Original Research ARTICLE
Differences between Pre-School Children with and without Special Educational Needs Functioning, Participation, and Environmental Barriers at Home and in Community Settings: An International Classification of Functioning, Disability, and Health for Children and Youth Approach
- Faculty of Psychology and Educational Sciences, University of Porto, Porto, Portugal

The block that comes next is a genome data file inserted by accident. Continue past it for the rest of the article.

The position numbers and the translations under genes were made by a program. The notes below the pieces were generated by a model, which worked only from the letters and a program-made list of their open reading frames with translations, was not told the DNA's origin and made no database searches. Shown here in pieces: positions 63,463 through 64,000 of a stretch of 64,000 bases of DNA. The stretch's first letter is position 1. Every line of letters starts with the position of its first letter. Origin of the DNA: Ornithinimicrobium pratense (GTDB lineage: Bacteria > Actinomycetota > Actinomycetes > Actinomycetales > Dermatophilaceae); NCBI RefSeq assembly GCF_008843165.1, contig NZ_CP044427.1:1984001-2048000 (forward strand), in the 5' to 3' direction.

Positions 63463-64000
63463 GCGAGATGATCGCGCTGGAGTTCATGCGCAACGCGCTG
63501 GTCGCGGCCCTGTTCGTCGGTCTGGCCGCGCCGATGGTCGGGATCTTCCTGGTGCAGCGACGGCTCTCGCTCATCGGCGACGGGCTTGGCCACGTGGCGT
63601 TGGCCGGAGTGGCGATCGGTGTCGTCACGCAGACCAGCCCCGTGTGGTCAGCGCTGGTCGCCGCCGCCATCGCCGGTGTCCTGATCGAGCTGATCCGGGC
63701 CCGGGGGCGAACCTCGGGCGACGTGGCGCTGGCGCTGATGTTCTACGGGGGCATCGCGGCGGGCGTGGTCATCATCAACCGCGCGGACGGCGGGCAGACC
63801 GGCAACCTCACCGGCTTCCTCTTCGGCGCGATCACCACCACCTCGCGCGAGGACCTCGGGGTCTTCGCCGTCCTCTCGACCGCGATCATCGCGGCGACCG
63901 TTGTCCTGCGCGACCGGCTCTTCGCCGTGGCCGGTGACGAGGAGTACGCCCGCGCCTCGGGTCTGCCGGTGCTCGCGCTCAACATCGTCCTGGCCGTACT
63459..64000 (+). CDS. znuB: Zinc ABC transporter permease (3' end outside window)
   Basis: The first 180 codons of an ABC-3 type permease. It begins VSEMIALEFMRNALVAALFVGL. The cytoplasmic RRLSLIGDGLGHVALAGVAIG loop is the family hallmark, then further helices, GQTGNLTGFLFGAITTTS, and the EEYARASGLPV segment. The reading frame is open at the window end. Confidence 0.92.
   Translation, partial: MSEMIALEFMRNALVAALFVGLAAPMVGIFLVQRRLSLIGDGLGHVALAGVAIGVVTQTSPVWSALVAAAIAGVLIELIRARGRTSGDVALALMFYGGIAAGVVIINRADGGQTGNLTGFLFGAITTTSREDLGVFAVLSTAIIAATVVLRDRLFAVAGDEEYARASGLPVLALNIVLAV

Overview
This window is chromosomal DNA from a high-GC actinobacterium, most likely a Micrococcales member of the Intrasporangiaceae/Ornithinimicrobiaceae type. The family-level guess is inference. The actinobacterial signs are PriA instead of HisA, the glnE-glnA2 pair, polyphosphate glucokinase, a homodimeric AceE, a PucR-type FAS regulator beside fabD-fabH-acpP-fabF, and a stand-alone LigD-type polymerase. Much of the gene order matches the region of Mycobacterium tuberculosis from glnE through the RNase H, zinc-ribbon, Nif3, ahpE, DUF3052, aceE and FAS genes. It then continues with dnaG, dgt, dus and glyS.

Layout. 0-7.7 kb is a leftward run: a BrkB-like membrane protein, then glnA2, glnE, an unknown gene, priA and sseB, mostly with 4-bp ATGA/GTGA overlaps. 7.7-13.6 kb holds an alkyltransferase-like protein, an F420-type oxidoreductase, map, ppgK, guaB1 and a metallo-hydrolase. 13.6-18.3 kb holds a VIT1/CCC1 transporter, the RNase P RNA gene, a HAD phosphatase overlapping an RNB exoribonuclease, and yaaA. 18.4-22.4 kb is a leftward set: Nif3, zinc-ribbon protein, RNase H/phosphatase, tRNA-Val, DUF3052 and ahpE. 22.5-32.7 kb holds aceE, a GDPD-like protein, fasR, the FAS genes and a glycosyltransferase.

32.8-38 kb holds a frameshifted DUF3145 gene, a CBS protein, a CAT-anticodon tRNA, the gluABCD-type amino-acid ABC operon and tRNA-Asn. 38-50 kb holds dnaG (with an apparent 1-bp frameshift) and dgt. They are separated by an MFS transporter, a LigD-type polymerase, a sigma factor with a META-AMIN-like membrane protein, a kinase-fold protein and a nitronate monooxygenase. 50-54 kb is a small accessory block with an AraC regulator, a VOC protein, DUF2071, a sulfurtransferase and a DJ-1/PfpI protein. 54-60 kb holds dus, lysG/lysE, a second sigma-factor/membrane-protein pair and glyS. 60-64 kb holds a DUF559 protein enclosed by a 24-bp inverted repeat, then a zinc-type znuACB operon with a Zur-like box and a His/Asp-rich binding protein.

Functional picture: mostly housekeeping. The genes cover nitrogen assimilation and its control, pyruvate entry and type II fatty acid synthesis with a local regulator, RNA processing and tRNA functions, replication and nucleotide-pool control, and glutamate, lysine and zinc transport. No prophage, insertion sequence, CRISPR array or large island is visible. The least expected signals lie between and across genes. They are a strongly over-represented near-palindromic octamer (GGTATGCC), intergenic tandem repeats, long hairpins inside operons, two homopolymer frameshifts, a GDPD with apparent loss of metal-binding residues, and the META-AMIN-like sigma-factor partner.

The International Classification of Functioning, Disability, and Health for Children and Youth (ICF-CY; WHO, 2007) provides a framework for child functioning with an emphasis on child participation. Participation is defined as “involvement in life situations” and can be influenced by both child characteristics (health conditions, body functions, and structures) and contextual factors (facilitators or barriers of the physical or social environment) (WHO, 2007). This study is aimed at characterizing the functioning of pre-school-aged children, based on their frequency of participation in home and community activities and on the perception of environmental barriers to their participation by parents, using an ICF-CY approach. Differences between children with Special Educational Needs (SEN) (n = 42) and children without SEN (n = 74) were analyzed. Parents of 116 children from the Porto District (Portugal) completed an adapted version of the Young Children’s Participation and Environment Measure (YC-PEM; Khetani et al., 2013a). To assess child functioning, pre-school teachers completed six items of the Matrix for Assessment of Activities and Participation (Castro and Pinto, 2015), corresponding to six code sets of the ICF-CY Developmental Code Sets (Ellingsen, 2011). Children with SEN showed lower levels of functioning when compared to children without SEN, according to their pre-school teachers. Parents of children with SEN reported that their children participated less frequently in home activities. Specifically, significant differences were found in household chores, at home. Parents of children with SEN perceived more environmental factors as barriers in both settings when compared to parents of children without SEN. Differences between groups in specific environmental factors are presented with reference to the YC-PEM environmental content linked to the ICF-CY environmental domains (Khetani, 2015). Findings highlight the importance of identifying and adjusting environmental barriers, through family-centered practices, to promote child participation and overall functioning. The adoption of the ICF-CY (WHO, 2007) is recommended when implementing and monitoring inclusive services and practices. Results are further analyzed and discussed with reference to the biopsychosocial model of the ICF-CY (WHO, 2007).